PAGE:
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Cleopatra's Daughter and Other Key Figures of the Multicultural Roman Empire

Hovering in the background of ancient history’s headlines is King Juba II—writer, explorer, and ruler of Mauretania, the Roman satellite kingdom in North Africa, for almost 50 years until his death in the early 20s A.D. His skin color is debated (was he light brown? or black?). All we know is that his father was a Berber king in North Africa who supported the wrong side in the civil war between Julius Caesar and Pompey, forged a suicide pact with an ally, and left his infant son to be carted back to Rome and displayed in Caesar’s triumphal victory parade in 46 B.C. The child was then brought up within Rome’s ruling family as something between honored guest, lodger, and prisoner. When he was about 25, the emperor, Augustus, sent him back to North Africa to be king of Mauretania, which extended from modern Algeria west to the Atlantic coast, a buffer state between the Roman empire and the peoples to the south.

The new king seems to have divided his time among the battlefield (there was plenty of “buffering” to be done), the library, and research trips to investigate the flora and fauna of the region. Juba had started writing in Rome (including a history of the city and at least eight volumes on the subject of painting), and in North Africa he produced weighty studies of the region’s geography, history, and culture. He argued, no doubt with a degree of local pride, that the source of the Nile lay in Mauretania, and gave detailed descriptions of the North African elephant. None of his work survives complete, but we have more than 100 extracts quoted by later writers.

Juba’s scientific contributions are his greatest legacy to the modern world. He is not only our best witness to that now-extinct elephant; drawing on his doctor’s name (Antonius Euphorbus), he christened the group of plants still known as Euphorbia (the red-leaved poinsettia is the most easily recognized of these), which was discovered on one of his expeditions into the Atlas Mountains. Chances are he’s behind the name of the Canary Islands too, taken from the big dogs (canes, in Latin) found on one of his expeditions there.

More generally, Juba opens our eyes to all kinds of different perspectives on how Roman power worked. In Rome itself, for example, the royal residences served as a boardinghouse and school for foreign royalty (several other princes and princesses also lodged there). Juba’s Mauretania was one of many “friendly” border kingdoms, where Rome could exert sway from a distance and establish a broad, easily defensible frontier zone—quite unlike the single line usually marked on our modern maps of the empire.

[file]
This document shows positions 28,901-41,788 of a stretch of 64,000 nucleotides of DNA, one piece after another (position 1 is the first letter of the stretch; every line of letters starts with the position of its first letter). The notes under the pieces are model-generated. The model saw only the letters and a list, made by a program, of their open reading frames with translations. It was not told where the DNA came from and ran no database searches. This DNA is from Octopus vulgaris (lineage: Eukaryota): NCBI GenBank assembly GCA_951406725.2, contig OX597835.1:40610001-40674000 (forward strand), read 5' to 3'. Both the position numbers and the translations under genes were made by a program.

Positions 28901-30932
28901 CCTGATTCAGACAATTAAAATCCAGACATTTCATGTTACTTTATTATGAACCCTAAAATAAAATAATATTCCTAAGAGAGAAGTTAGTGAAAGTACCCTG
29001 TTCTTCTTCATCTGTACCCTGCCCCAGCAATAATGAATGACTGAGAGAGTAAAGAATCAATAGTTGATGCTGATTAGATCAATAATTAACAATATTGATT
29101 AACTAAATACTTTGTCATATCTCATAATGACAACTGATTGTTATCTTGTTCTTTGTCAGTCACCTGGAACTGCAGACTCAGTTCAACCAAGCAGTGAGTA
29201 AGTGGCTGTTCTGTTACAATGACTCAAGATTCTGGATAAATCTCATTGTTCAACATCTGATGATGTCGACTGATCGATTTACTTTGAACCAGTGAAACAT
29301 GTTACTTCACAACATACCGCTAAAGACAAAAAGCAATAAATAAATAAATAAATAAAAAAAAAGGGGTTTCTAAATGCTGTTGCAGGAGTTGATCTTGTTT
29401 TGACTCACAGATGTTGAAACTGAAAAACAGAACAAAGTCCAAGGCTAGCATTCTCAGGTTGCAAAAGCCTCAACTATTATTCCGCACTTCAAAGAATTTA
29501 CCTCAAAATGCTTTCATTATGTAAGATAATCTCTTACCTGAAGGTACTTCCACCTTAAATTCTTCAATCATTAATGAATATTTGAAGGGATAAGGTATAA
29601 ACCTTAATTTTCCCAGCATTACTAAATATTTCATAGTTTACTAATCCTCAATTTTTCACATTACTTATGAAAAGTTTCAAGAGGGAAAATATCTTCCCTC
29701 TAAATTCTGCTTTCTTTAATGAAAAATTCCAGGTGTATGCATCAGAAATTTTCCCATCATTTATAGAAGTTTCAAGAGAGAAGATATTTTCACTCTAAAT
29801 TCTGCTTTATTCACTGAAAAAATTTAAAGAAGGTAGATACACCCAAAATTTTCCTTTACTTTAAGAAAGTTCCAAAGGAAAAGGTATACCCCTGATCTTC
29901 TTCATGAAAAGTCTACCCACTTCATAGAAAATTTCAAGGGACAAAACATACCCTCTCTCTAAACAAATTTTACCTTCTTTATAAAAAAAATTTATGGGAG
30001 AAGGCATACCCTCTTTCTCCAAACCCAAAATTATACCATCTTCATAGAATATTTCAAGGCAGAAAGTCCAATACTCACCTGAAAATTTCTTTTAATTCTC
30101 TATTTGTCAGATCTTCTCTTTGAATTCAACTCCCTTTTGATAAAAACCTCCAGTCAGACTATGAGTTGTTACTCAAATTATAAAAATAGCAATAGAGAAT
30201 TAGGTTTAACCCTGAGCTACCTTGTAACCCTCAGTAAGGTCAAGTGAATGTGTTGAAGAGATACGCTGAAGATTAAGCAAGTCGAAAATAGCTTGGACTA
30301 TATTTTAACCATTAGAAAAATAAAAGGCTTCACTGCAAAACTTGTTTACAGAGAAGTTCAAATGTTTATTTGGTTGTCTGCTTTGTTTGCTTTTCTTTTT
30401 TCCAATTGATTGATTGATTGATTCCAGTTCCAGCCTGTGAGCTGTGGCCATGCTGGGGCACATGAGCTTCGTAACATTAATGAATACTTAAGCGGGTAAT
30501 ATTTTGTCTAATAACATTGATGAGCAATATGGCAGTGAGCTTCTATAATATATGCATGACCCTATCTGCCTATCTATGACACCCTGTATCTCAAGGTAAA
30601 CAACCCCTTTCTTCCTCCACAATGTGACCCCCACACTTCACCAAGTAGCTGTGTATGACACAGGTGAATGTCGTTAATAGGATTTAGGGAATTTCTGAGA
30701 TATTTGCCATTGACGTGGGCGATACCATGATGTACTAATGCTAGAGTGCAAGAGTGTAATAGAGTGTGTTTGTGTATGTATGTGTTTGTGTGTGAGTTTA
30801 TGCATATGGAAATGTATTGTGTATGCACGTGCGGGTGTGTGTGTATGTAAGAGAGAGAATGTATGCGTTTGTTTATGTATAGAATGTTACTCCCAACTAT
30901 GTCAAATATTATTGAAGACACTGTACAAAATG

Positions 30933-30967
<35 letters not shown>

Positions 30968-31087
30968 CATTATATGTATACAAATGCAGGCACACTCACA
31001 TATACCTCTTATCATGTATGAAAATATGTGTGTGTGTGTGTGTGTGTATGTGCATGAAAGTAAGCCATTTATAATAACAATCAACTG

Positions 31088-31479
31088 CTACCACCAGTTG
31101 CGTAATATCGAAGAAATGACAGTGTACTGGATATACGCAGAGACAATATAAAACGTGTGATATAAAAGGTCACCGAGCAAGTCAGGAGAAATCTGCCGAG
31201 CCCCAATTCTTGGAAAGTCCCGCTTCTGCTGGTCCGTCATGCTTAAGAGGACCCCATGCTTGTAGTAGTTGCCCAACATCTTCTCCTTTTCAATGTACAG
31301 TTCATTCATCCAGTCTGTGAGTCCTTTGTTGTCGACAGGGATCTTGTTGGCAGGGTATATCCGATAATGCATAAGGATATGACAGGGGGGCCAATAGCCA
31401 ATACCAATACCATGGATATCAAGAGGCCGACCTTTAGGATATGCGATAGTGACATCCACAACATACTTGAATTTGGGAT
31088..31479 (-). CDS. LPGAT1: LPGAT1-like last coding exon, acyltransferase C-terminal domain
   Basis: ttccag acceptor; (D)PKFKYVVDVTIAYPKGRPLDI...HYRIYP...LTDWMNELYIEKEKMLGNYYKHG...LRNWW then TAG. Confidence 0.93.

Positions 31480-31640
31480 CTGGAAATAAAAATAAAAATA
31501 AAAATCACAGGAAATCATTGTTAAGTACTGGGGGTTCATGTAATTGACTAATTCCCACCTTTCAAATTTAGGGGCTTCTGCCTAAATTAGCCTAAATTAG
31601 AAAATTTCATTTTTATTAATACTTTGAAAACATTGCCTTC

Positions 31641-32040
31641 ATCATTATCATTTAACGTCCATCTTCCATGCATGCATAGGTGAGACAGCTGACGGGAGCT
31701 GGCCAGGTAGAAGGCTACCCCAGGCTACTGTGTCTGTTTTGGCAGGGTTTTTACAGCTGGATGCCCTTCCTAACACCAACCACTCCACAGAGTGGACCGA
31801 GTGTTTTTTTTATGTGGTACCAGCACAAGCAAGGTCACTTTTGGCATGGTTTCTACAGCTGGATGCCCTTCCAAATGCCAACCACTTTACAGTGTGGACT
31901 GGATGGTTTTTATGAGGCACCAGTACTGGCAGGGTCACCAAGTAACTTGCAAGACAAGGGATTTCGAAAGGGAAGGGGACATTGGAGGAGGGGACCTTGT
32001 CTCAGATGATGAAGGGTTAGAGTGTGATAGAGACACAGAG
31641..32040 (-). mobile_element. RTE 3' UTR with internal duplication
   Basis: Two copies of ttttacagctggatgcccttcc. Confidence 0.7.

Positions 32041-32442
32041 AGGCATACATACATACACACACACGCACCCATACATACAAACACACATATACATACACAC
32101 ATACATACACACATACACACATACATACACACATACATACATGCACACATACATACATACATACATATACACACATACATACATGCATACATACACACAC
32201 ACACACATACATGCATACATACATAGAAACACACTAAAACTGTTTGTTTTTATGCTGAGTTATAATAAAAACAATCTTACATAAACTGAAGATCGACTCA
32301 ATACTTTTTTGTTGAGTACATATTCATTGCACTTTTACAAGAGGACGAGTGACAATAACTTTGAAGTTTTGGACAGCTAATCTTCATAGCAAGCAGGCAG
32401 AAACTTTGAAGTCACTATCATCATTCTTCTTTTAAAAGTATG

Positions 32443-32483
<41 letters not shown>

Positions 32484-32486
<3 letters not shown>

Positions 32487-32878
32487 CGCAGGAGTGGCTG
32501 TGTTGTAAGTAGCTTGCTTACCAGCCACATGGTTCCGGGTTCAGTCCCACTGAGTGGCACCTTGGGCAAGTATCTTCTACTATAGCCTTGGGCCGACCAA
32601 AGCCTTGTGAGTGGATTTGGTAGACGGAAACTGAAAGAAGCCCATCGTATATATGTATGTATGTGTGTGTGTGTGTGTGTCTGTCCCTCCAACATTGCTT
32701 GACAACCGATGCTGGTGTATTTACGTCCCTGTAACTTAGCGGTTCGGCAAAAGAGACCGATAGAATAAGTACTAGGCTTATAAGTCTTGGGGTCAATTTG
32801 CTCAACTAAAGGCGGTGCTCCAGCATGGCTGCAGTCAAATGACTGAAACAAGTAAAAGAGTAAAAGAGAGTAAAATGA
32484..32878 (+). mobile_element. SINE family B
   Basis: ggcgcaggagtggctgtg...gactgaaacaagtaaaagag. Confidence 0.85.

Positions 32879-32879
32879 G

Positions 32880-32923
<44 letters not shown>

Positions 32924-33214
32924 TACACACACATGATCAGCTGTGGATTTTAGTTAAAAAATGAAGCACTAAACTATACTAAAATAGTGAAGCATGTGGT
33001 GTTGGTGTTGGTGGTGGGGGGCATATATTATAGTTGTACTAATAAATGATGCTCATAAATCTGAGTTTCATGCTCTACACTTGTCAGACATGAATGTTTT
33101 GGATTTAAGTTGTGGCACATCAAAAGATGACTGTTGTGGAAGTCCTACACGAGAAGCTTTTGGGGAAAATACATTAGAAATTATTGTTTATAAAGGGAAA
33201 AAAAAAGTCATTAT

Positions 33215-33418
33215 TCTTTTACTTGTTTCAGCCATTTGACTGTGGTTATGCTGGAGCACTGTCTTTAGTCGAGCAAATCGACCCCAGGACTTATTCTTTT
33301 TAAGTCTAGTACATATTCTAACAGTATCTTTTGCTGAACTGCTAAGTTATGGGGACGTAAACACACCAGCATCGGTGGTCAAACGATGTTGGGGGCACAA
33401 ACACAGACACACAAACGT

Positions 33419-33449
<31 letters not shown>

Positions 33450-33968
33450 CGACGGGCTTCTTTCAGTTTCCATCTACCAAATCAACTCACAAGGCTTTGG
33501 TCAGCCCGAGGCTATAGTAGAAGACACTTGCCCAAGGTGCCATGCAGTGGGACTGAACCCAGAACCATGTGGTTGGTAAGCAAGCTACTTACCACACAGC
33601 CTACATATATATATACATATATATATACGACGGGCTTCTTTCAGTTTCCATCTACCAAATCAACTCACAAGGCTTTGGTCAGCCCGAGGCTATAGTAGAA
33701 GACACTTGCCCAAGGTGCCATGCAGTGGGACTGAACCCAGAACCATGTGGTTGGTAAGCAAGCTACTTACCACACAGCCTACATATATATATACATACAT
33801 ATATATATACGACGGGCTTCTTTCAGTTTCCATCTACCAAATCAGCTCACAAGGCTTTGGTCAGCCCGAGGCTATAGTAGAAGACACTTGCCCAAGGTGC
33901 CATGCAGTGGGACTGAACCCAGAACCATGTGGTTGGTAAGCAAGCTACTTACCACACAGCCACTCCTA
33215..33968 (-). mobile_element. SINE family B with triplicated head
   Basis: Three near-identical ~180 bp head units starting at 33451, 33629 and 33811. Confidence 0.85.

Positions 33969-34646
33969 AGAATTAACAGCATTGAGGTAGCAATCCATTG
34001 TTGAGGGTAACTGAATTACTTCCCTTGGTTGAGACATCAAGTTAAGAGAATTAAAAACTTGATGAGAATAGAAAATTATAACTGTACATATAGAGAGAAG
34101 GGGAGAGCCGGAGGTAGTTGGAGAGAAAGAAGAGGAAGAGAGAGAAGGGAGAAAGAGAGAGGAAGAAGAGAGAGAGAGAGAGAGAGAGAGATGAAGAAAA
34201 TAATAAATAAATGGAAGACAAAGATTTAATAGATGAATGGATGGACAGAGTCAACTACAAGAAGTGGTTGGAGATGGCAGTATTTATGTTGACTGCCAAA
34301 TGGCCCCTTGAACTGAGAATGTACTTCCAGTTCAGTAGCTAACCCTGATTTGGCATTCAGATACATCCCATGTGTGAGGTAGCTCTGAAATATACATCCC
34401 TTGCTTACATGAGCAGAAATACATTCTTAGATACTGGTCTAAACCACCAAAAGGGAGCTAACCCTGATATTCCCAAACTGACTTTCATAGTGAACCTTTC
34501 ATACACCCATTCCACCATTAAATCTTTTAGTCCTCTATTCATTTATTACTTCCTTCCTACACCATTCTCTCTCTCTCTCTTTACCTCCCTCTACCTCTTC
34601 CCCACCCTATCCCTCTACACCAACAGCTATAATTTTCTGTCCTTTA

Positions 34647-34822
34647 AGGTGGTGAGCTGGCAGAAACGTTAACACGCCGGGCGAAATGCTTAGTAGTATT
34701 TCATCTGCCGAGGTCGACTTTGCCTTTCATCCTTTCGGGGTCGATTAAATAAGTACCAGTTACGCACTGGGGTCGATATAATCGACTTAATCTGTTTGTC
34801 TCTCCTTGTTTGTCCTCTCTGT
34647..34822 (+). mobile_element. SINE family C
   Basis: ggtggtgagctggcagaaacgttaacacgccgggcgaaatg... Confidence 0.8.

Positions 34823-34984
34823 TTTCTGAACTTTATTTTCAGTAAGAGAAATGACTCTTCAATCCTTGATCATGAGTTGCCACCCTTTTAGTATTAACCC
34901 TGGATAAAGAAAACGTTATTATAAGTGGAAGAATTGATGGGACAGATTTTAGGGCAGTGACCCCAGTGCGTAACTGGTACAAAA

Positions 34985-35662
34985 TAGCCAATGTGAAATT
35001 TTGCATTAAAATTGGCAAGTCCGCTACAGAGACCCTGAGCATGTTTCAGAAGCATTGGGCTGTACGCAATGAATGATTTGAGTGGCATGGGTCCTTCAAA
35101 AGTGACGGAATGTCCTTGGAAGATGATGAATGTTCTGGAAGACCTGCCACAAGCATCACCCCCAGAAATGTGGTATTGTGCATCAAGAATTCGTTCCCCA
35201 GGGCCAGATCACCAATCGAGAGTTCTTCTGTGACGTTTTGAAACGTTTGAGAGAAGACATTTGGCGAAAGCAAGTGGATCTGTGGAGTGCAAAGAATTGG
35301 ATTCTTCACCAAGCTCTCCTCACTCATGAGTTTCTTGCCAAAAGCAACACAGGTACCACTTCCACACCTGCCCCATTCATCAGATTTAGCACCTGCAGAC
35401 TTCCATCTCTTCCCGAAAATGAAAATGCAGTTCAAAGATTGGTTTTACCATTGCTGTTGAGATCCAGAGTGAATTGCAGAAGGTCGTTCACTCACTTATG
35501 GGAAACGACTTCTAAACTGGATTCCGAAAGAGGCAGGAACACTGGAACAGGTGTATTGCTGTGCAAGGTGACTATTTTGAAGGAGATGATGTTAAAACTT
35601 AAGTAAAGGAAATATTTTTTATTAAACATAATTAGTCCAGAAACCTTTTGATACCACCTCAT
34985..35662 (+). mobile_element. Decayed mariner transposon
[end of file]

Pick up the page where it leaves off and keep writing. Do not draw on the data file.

Juba also raises big questions about cultural and ethnic diversity in the Roman world. He was brought to Rome as a baby and reared there. Did he think of himself as Roman or as foreign? Or did he combine those different identities, and adapt them to different circumstances? Is his treatise on North Africa, Libyka, an attempt to define a specifically African history and culture, of which he was a part? Or was it a weapon of Roman imperial control? Most modern empires have used knowledge as a form of power. Systems of geography, history, and even the classification of plants and animals have been imposed as a subtle means of domination. In the ancient world as well, to map meant to own. The 40 or so extracts or paraphrases from Libyka that have come down to us, many of them very brief, were quoted for the scientific “facts” they contain, and give no clue to the underlying ideology.

But in recent years, interest in Juba has been overshadowed by interest in his wife, who went with him from Rome to be queen of Mauretania, and to set up a court in what is now Cherchell, in modern Algeria, a town they called Caesarea. Unlike her husband, she still has an instantly recognizable name: Cleopatra Selene (“the moon”), the only daughter of one of the most notorious, glamorized, and in the end spectacularly unsuccessful couples in Western history: Cleopatra VII, queen of Egypt, and the Roman Mark Antony. She raises just as many questions as Juba does.

How did Cleopatra junior, the daughter of the most famous female enemy Rome ever had, become the wife of a Roman vassal king? How did she negotiate her relationship between the Egypt of her mother and the Rome of her father? And what were her political and cultural ambitions? How did you see yourself if your mother was Cleopatra? A string of contemporary novels and several careful historical analyses (notably by Duane W. Roller) have tried to tell her story from her point of view. The same goal drives a new full-length biography, Cleopatra’s Daughter: From Roman Prisoner to African Queen, by Jane Draycott, a lecturer in ancient history at the University of Glasgow.

Read entire article at The Atlantic